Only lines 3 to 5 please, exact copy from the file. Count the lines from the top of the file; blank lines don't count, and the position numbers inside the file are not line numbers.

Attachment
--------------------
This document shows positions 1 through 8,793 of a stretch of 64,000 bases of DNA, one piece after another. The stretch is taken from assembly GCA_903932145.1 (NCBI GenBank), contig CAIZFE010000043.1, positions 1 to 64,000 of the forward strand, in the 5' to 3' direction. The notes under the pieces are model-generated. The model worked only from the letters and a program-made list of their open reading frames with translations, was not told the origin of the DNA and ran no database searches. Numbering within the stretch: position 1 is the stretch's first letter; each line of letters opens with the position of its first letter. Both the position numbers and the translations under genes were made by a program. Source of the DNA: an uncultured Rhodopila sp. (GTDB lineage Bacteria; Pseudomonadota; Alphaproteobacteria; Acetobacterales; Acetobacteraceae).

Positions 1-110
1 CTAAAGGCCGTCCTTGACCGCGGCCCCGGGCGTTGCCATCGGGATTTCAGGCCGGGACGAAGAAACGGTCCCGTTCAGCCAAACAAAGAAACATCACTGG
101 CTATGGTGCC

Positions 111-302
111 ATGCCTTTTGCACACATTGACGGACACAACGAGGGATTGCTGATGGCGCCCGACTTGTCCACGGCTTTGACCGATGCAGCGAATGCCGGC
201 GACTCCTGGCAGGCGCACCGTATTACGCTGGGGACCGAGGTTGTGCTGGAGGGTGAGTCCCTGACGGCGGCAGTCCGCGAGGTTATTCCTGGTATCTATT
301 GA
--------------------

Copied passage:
1 CTAAAGGCCGTCCTTGACCGCGGCCCCGGGCGTTGCCATCGGGATTTCAGGCCGGGACGAAGAAACGGTCCCGTTCAGCCAAACAAAGAAACATCACTGG
101 CTATGGTGCC

Positions 111-302